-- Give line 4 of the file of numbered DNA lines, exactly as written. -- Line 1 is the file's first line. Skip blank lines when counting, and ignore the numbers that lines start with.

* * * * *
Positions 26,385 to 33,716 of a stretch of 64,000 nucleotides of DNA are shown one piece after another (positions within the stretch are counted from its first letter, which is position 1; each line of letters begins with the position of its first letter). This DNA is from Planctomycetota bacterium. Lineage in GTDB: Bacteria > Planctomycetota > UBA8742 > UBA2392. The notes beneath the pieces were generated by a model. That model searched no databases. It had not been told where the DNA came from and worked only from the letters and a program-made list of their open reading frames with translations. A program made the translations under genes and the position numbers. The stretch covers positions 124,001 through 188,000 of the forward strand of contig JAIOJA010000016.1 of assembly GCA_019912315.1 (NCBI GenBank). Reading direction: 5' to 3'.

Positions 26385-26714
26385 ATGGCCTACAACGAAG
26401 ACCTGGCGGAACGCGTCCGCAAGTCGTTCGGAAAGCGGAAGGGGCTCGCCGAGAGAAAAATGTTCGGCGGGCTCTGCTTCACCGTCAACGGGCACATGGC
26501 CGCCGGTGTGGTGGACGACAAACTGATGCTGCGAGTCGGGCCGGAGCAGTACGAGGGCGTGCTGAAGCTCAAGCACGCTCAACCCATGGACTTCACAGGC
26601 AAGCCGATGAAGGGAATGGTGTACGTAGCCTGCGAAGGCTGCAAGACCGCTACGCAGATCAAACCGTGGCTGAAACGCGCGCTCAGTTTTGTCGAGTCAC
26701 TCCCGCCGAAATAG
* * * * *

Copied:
26401 ACCTGGCGGAACGCGTCCGCAAGTCGTTCGGAAAGCGGAAGGGGCTCGCCGAGAGAAAAATGTTCGGCGGGCTCTGCTTCACCGTCAACGGGCACATGGC